I just thought it was the candidate who said, you know, I'm going to deal with this, I'm going to work through it, we're not going to have to say a word to anybody, because nobody will know.

Honestly, I think it would have been a lot easier for her, of course, hindsight is everything to tell everyone on Friday because that would have explained a lot of things, it would have explained the thing, she could have said guess what, the doctor told me I've been walking around with pneumonia, so I've got to take care of myself for a couple days.

LEMON: As we always say, it's the cover-up is always worse than the crime, so to speak. This whole episode has raised questions about her transparency. Take a listen to this.


COOPER: But doesn't your handling of this in your campaigns, you know, that refusal to acknowledge what happen. Until really after that video was circulated, confirm the suspicion to some voters that you're not transparent or trustworthy?

[22:04:58] CLINTON: Oh, my goodness, Anderson. You know, compare everything you know about me with my opponent, I think it's time he met the same level of disclosure that I have for years. You know, you've got a a medical report on me that meets the same standard as Mitt Romney and Barack Obama.

Donald Trump's doctor said he would be the healthiest president in history. That's just not even serious. And I've released nearly 40 years of tax returns, he hasn't released one. This is a man with unknown numbers of partners and investors who says he's doing 120 foreign deals.

The American people deserve to know what he's up to and what he is hiding. So, if we weren't -- if we weren't fast enough, you know, I've talked to my staff, we, you know, take responsibility for that but the information is out there. You can't say the same thing about Donald Trump.


LEMON: So, this whole -- you know, a lot of the arguments surrounding this particular campaign has been one of transparency. Arguments of transparency, Douglas. Is she being held to a higher standard?

DOUGLAS BRINKLEY, CNN PRESIDENTIAL HISTORIAN: I think she is. People, you know, -- largely because of the e-mails, I mean, the fact that she was in government a Secretary of State, and had that alternative servers caused her endless problems, she doesn't seem able to get that albatross behind her.

However, there does seem at times that Trump gets a free pass, he kind of bullies his way through the news cycle. You know, the idea that he's -- this far along, maybe going to become president without releasing his taxes, the fact that he has a foundation that the Washington Post is reporting seems like empty coffers, the fact that Trump University is one of the big time scams in recent American political history.

You know, but it doesn't seem to stick to him, because he's always on the offense, and I feel Hillary Clinton's off and on the defense, she needs to get out after she heals here and really try to bring some fun and joy to her campaign and go for broke.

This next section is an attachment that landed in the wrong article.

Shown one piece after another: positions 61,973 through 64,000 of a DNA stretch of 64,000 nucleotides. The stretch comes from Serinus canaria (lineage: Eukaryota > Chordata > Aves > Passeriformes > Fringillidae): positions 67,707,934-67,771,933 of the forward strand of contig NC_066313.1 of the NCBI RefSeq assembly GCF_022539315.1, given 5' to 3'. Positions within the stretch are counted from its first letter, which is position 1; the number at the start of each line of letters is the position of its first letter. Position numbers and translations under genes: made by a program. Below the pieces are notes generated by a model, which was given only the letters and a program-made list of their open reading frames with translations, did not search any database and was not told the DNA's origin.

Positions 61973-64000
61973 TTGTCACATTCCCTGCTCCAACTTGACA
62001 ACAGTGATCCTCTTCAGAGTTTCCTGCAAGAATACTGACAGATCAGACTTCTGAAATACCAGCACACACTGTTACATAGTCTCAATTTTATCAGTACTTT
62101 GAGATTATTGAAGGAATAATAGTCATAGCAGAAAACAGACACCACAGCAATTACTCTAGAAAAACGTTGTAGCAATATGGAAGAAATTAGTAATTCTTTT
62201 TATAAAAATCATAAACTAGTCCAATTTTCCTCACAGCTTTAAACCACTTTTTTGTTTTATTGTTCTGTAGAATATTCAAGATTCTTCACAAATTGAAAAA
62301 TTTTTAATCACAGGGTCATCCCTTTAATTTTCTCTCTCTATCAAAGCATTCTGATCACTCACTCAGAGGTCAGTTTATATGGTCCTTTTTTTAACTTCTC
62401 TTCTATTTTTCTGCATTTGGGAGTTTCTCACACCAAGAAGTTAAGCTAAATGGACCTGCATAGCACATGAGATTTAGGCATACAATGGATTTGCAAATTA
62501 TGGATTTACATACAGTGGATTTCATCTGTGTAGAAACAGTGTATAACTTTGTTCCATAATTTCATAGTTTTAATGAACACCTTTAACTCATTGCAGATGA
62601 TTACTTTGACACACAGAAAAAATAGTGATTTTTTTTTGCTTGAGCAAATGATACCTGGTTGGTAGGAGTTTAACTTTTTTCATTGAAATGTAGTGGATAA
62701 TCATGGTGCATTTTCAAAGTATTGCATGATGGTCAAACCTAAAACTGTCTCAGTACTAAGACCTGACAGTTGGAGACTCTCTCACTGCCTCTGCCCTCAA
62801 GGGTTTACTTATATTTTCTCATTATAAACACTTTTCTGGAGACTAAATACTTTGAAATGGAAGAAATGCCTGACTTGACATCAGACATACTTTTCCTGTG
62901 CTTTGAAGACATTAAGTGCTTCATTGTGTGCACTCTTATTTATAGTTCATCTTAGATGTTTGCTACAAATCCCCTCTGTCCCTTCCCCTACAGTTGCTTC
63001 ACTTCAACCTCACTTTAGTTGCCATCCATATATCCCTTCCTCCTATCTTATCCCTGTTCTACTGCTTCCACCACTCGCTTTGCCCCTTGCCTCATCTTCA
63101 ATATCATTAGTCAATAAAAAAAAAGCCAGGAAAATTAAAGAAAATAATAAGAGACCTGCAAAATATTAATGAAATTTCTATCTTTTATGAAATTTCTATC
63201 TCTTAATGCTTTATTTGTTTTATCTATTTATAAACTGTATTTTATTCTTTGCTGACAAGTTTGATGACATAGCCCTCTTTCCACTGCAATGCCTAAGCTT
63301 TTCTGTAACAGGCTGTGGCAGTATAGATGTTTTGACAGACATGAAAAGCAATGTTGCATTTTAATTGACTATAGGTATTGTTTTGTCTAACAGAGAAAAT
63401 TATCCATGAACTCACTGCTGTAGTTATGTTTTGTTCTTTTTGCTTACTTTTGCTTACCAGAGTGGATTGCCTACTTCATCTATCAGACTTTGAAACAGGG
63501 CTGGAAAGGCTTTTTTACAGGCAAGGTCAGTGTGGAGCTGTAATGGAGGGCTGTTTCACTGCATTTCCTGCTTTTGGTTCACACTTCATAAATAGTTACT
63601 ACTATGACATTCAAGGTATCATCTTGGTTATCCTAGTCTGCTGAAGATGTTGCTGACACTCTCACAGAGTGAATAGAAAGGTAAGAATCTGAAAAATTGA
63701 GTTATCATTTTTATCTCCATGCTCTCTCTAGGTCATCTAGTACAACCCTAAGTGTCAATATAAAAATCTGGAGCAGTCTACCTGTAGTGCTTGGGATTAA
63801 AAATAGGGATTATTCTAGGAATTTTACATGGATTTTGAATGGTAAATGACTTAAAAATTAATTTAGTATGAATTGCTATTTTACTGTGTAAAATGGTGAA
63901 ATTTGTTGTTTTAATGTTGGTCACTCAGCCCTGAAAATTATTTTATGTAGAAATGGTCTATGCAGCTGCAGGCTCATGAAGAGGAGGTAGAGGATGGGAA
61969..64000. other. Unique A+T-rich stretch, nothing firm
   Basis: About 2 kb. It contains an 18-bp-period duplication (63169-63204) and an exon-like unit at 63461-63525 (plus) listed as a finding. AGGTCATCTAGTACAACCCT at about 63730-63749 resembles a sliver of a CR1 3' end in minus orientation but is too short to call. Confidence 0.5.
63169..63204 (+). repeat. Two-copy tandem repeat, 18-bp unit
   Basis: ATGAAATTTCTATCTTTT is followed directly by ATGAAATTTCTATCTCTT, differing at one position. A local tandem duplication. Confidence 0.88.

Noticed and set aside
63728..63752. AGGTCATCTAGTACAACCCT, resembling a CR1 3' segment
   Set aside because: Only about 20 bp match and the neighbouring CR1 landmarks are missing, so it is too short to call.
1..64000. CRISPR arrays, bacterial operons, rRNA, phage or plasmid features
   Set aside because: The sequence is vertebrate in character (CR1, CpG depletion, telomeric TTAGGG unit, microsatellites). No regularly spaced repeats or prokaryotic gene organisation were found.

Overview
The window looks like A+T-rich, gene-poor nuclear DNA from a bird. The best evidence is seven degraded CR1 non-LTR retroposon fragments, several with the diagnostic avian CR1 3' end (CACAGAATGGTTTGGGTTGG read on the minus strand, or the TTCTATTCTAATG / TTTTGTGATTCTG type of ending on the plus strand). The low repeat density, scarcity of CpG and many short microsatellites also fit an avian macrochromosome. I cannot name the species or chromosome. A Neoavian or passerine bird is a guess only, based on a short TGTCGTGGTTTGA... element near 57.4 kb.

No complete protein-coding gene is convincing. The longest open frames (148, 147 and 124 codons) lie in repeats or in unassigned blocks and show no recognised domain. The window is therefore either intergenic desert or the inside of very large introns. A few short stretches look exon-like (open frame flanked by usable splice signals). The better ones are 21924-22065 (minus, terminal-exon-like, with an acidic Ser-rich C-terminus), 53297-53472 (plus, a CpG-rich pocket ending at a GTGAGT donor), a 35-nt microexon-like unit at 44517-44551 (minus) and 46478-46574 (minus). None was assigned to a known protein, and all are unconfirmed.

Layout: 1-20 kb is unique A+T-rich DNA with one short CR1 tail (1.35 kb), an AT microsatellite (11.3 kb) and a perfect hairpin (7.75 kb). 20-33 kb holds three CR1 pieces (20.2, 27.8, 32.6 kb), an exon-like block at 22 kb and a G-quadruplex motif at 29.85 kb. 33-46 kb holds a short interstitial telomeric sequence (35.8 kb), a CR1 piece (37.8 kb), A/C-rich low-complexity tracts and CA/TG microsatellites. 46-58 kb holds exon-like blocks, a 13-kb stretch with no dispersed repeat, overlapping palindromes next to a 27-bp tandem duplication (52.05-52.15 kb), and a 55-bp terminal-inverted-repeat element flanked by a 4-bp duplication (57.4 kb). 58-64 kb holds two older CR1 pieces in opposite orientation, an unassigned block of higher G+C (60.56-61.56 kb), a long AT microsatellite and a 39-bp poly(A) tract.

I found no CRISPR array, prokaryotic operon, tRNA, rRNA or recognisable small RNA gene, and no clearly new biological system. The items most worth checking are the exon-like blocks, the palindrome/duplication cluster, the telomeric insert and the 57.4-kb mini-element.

She's up in the polls nationally by about five points. And I think if she could bring a fun factor to what she's doing and excite people, it would go a long ways, and meanwhile, maybe some journalists will find some things on Trump as we head into the first debate.

LEMON: Yes. I thought what you said, Douglas, to the producer, you said, it is a marathon running for president and you just can't collapse at this juncture. The video of her stumbling in the vehicle every time it is shown and it is damaging. There's a reason that FDR was never photographed in a wheelchair. It makes, it's a cause for concern when you're running for president.

BRINKLEY: Well, absolutely, and you know, people want to know everything right now. We're a very hungry information driven society, the idea that you can kind of have pneumonia on Friday and nobody's going to find out about it, that's utterly ridiculous.


BRINKLEY: Somehow the word would get out. But she didn't really do anything wrong, we're all praying for her to get better and get back into the game. And I think she will. And calling in Anderson Cooper was a great move. I would think even if she's prone in bed tomorrow, she should do some radio interviews and stay active. Just don't pond for five days straight.

LEMON: Sanjay, let's talk more about what she said to Anderson Cooper and above this. Because I was watching your -- you had a piece on Anderson.


LEMON: You talked about her history of health issues starting back I think in 1998, right?

GUPTA: In '98, yes.

LEMON: Is it a cause for concern that she said, several occasions she felt dehydrated, she's been dizzy. The former president said to Charlie Rose in an interview today as well that it has happened. Is that a cause for concern?

GUPTA: Well, you know, it's interesting, because she really said that -- she sort of thought about it when Anderson asked her, and she said twice it's happened that...


LEMON: That I can recall.